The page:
Appearances are everything in this exotic retelling of “Snow White” with a dystopian slant.
Ana is nothing like her glamorous mother, Queen Veda, whose hair is black as ravens and whose lips are red as roses. Alas, Queen Veda loathes anyone whose beauty dares to rival her own—including her only daughter. And despite Ana’s attempts to be plain and earn her mother’s affection, she’s sent away to the kingdom’s exclusive boarding school.
At the Academy, Ana is devastated when her only friend abandons her for the popular girls. Isolated and alone, Ana resolves to look like a true princess to earn the acceptance she desires. But when she uncovers the dangerous secret that makes all of the girls at the Academy so gorgeous, just how far will Ana go to fit in?
Queen Veda, the second monarch of the royal kingdom of Ran, stood inside her enormous closet and surveyed the contents.
Her dresses were organized by occasion. On the left were the ones for affairs of state. Next to them, evening clothes. Then day clothes, then hunting clothes, then clothes for brisk exercise.
The dresses on the far right were for funerals and executions. She took one of them off its hanger and examined it. It was a long, wonderfully soft gown made out of black velvet. The collar was pure fawn, and the buttons, onyx inlaid with rubies.
The queen held the gown up to her body. The onyx was the color of her long, shiny black hair; the rubies were the color of her lips. She ran her fingers over the fawn collar.
She turned to the Beauty Consultant, who was sitting on his favorite stool. He was plucking apart a long-stemmed red rose.
"Well?" she demanded.
But the Beauty Consultant was engrossed in his rose. He was a tiny man, no taller than her dressing table. He had a shriveled bald head and hooded black eyes. The queen was not sure how old he was -- perhaps a hundred, perhaps older. She had inherited him from her mother, the Lady Despina.
Momi. God rest her soul, she thought.
Or maybe not.
The Beauty Consultant was still absorbed in dismembering the rose. There were red petals scattered all over his lap.
"Well?" the queen repeated, irritated.
The Beauty Consultant barely raised his head. He regarded the queen from beneath his hooded eyelids. His black eyes glowed silver for a moment, then turned bright green. The queen smiled a slow, satisfied smile. The colors never lied.
"Yes, Majesty, most becoming," the Beauty Consultant whispered. He held the nearly beheaded red rose up to his mouth and nibbled delicately on a thorn.
Queen Veda returned the black velvet dress to its hanger, stroking the collar one last time. When was the last time she had worn this dress? Oh, yes. Galen's funeral. And just before that, at the funeral of Galen's young friend, Jana or Jaffa or whatever.
"The pink one, Your Majesty!" the Beauty Consultant whispered, startling her.
The pink one. Queen Veda ran her fingertips across her dresses, searching for it. All her dresses were lined up neat as soldiers: black silk with gold brocade, brown taffeta, emerald green satin, red mohair with matching cape.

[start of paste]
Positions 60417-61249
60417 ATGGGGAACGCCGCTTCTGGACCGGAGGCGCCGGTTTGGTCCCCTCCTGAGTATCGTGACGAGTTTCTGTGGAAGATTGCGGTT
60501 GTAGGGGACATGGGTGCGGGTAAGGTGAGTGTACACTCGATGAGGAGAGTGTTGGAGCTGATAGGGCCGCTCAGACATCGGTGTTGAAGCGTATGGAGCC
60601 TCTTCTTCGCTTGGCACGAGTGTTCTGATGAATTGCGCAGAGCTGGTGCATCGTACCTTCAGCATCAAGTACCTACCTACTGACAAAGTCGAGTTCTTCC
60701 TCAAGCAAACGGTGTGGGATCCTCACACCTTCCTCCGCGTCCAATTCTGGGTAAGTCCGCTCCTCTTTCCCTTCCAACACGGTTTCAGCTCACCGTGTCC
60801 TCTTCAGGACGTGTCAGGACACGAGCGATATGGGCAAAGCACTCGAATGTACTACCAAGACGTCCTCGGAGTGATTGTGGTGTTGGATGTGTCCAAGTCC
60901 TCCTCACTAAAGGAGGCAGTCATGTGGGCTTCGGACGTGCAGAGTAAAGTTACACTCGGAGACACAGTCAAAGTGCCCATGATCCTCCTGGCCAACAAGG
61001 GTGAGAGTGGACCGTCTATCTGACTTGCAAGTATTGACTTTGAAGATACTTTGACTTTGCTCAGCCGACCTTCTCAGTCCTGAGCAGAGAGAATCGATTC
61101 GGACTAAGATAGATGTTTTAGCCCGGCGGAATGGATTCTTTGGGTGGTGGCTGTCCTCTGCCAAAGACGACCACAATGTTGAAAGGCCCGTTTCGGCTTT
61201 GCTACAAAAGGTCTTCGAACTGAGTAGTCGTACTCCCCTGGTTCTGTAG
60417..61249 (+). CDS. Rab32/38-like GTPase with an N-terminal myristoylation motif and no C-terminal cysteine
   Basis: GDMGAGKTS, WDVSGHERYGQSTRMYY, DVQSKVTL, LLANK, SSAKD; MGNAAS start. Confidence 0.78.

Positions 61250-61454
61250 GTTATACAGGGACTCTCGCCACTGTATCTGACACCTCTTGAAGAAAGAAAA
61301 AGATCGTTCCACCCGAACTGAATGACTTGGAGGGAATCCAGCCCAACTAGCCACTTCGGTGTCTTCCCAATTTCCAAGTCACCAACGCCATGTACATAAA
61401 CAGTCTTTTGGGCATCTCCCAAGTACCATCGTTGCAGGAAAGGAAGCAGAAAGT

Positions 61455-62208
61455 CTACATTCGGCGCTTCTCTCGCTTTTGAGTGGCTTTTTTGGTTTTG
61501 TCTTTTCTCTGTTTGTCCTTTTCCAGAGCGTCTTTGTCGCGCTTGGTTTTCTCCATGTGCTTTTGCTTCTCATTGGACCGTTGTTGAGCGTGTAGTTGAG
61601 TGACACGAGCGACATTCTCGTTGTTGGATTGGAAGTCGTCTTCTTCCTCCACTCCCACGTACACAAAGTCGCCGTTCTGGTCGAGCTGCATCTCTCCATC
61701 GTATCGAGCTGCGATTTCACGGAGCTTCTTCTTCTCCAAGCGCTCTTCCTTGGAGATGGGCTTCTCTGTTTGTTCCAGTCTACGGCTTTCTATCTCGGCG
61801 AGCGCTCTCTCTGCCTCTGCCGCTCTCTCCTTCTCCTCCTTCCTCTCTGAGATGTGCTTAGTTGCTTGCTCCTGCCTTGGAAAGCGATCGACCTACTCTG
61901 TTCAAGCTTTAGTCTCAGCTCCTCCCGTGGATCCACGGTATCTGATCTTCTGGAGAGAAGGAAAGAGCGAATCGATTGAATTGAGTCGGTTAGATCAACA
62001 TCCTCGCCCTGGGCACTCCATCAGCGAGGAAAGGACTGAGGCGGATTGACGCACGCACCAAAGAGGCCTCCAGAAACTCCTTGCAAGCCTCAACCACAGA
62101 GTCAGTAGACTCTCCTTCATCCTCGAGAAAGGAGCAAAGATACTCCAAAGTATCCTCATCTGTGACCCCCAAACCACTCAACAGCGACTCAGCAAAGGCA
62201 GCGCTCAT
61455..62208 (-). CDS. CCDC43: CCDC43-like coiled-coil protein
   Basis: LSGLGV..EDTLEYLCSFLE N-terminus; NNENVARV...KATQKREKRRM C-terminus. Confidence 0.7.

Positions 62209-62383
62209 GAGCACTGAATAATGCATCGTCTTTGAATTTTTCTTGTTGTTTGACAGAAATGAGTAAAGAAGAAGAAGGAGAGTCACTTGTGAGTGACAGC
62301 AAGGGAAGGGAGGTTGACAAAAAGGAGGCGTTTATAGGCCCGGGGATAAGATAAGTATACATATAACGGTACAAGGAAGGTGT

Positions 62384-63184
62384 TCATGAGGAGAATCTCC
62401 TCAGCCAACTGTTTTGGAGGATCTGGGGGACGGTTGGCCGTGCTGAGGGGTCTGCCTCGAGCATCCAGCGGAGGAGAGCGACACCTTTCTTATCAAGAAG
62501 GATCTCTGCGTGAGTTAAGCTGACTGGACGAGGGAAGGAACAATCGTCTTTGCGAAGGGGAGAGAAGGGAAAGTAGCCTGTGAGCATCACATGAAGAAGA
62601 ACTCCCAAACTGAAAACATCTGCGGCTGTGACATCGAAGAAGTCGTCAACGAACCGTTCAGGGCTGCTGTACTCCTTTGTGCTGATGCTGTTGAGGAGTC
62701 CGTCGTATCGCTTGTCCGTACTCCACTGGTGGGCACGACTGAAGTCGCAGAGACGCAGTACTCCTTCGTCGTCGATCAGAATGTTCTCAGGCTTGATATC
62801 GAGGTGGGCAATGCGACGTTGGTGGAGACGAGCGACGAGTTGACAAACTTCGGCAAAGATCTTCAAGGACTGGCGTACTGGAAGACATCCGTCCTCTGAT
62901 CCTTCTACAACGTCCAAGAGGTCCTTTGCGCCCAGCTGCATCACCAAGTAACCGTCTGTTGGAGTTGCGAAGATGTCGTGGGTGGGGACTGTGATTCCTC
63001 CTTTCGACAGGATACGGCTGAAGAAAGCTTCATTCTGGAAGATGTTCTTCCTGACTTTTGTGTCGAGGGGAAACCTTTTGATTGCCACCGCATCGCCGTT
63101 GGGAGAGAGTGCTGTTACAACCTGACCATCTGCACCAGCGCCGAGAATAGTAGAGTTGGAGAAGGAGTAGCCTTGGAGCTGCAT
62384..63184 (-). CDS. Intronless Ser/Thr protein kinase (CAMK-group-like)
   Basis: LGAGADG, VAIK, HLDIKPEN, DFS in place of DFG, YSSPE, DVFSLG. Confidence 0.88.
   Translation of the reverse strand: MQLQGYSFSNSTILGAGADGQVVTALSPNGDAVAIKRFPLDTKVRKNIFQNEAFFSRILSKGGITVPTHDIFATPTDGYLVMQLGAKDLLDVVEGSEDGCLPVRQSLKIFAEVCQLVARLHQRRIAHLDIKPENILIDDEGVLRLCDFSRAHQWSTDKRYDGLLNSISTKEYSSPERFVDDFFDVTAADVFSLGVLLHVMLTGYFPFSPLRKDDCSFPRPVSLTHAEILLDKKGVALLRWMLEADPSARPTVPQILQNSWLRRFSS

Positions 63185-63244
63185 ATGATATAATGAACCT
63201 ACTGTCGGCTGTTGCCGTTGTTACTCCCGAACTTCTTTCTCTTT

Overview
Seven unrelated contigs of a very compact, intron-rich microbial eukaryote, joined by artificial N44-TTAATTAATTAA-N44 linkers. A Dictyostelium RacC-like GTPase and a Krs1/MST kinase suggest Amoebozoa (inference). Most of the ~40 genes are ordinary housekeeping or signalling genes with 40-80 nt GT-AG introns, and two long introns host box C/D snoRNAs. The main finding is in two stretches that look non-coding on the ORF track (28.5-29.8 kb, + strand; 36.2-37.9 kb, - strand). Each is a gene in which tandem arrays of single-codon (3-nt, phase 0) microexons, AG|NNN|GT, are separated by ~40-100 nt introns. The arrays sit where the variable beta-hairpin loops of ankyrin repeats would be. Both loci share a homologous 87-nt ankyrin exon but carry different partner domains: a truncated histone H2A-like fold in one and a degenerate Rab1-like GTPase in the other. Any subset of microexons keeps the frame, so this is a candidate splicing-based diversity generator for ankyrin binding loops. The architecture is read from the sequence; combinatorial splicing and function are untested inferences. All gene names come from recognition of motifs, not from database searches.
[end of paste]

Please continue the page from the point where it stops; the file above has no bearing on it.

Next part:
Ah, there it was. The pink lace gown was the only item of pink clothing she owned. It was a daring shade for her to wear, at her advanced age of -- anyhow, it was a pale, delicate pink, the color of a young girl's blushing cheeks. It was a color she herself used to favor as a young girl. Galen had liked it on her, and of course, before Galen, the other ones.
Queen Veda held it up to her body. The lace was so delicate: wisps of pink thread engaged in a gossamer geometry of flowers, birds, hearts.
She smiled at the Beauty Consultant, waiting for an answer. He was flinging the rose petals off his lap, one by one, and muttering in his strange language which she had never understood:
"Desse ciara treffen du mara."
"Pay attention!" the queen demanded.
arThe Beauty Consultant stopped muttering and stared at her. His eyes turned briefly cloudy, then settled back into their oily, inscrutable blackness. The Queen felt a rush of something unexpected -- disappointment, rage. She gave a snort of annoyance and jammed the gown back onto its hanger.
"It was your idea," she muttered.
There was a ripping sound. One of her long fingernails had caught on the lace and torn part of the neckline.
The queen was about to extract her fingernail when she noticed that the Beauty Consultant's eyes were glowing red. Fueled by the compliment, Queen Veda continued ripping, ripping all the way down the bodice.
It was so easy. Pleasant, even.
When she was done, she was breathing hard. Her fingernails had dug into her palms, piercing the skin. But it didn't matter. The Beauty Consultant's eyes told her what she needed to know. They were the color of fire, of the fallen rose petals, of the blood that streaked her hands.
"Yes, it is you. It has always been you. And it will always be you," the Beauty Consultant whispered. "Your Majesty!"
Nancy Ohlin is the author of Consent; Always, Forever; and Beauty. She is also the author of the Shai & Emmie series with Quevenzhané Wallis. Born in Tokyo, Japan, Nancy divided her time between there and Ohio. She received a BA in English from the University of Chicago, and she lives in Ithaca, New York, with her family. Learn more at NancyOhlin.com.